God and Infertility

Posted by Rose in Infertility on 27-12-2013

empty blueI’m not sure about others who have experienced infertility or loss of an unborn child, but Christmas is damned hard for me – even now, years after our last failed attempt at IVF, and my ‘babyover35’ blog should be called ‘nobabyover40’.

I don’t have any more family gatherings with my many siblings like we did when I was little. Now, we’re all grown up and dysfunction wedged a gap too wide in our family that getting together just isn’t a consideration for anyone. We all sort of just have our own lives and there’s no ‘normal’ expectation of togetherness, torturous or otherwise. I miss that we were never the Brady Bunch, but I digress.

One of the things that makes it so hard around this time of year for me is Facebook, where everyone puts on their ‘face’ and shows the world how fortunate they are. That includes some that were blessed with the gift of a child.

Don’t get me wrong, I’m happy for my friends and family who have beautiful children. I want to see them grow up and I want to see their school pictures, cute outfits and birthday cakes. I’m genuinely happy for anyone who’s wanted and gotten such a gift.

What rips me apart is that some people feel compelled to remind the world that they are so thankful to have been blessed with their children. Yes, they should be thankful…God is not on Facebook, that I know of.  To proclaim this thankfulness and feeling of being blessed in public is not equivalent to be thankful to God or whoever you give thanks to for your blessing. Rather it comes across as a way to exclaim and italicize how very special you are because you were chosen for such a gift — while I was not. It is, in it’s purest, a dance with conceit, superiority and condescension.

Strong words, maybe. But to recognize winning implies there is a loser. Being blessed implies there are those that are not blessed. It would follow that those of us who were not given this gift of a child were those that lost. Those that were not chosen, were not blessed.

That feels slightly worse than being the last kid to be picked for the team in school.

I don’t believe that my prayers for having a child went unanswered. I believe the answer was just ‘no’. I didn’t like it then, I am not sure if I accept it yet, but I surely don’t feel like I am any less than you, oh fertile one, because of it.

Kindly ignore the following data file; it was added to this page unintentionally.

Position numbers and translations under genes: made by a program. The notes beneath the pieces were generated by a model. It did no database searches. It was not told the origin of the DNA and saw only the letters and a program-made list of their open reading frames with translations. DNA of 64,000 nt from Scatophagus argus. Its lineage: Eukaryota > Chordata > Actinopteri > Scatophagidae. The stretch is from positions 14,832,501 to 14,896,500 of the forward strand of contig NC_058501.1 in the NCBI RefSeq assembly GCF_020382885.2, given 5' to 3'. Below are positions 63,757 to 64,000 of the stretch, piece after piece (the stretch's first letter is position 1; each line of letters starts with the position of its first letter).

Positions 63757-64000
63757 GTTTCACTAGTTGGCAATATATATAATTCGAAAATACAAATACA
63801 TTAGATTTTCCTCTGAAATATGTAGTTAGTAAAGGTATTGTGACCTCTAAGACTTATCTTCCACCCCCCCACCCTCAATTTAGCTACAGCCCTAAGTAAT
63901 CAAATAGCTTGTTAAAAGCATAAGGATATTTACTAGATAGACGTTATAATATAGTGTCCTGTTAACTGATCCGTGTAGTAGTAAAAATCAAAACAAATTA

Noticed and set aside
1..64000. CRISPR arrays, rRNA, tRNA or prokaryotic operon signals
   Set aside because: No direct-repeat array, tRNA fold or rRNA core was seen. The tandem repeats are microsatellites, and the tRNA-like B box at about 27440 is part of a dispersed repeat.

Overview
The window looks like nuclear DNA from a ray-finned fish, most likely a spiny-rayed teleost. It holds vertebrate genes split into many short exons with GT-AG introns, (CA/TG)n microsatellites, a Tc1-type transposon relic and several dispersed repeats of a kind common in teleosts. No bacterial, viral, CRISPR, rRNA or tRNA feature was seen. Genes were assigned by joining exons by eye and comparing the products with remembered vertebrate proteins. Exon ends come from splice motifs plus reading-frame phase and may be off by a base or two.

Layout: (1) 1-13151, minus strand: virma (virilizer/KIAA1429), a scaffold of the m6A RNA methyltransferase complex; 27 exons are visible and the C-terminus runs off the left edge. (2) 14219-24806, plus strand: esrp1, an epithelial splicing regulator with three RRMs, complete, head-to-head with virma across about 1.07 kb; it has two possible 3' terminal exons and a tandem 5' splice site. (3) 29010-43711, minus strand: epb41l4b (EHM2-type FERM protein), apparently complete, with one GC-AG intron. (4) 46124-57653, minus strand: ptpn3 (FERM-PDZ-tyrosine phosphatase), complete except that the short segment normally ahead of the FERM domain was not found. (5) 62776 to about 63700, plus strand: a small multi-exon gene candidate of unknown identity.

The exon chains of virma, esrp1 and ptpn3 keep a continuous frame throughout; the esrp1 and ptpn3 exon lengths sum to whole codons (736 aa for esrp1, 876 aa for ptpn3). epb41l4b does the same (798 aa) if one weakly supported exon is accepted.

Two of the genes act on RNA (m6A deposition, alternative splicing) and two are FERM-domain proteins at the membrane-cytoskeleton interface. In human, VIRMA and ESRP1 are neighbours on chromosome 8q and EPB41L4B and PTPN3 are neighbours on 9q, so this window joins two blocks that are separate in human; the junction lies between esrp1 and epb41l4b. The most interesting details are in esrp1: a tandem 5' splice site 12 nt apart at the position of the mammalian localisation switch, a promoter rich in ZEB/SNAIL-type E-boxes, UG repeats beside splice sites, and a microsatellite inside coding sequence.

In reality, infertility makes us really examine who we are on a spiritual level, what we believe and how far we can be pushed. It made me look at my relationship with God. It’s easy to get along with someone who does things and gives you things as you’d like. When you get into a disagreement with anyone, that’s when the real test of your relationship comes. In that vein, I dare to say that Christian women who find themselves infertile and can continue to have a thriving and loving relationship with God – the one who holds the reigns – is much more blessed than someone who just … simply got their way.

Another thing I see, and this bothers me any time of year, is proclamations by those that have been sick and recovered. For example, someone who had cancer but, quite wonderfully, it went into remission. Praise Jesus!

As. If.

One of the best men I have ever known in my life was torn to pieces, suffered and finally died at the merciless hands of cancer. Not to mention the torment suffered by his wife, daughter and me who stood by helplessly waiting for it to end.

I guess he wasn’t a winner? I guess he wasn’t blessed? I find that extremely impossible to believe. He was a good man to his very core – a good Christian, if I ever knew one.

I say to the fortunate mothers of the world, be proud, be thankful, but don’t put a flaming torch in my already painful wound at Christmastime. The alternative to your idea of not being blessed is being me. So tread carefully with my heart, Christian woman.

I say to you that are healed of sickness, praise your God in Heaven and be thankful in private, where it belongs – I promise He will hear you even if you don’t post it as a status update. And for the love of God, please save me from thinking you believe you’re more deserving or more blessed than the man that I lost to the devastation of cancer.

In the meantime, I think I’ll be putting a few more people on my naughty (ignore) list this year on Facebook. There’s not enough time in life for negativity, and there’s certainly not enough space in my heart for extra sadness.

Bless you, sisters of this struggle. Bless us all.

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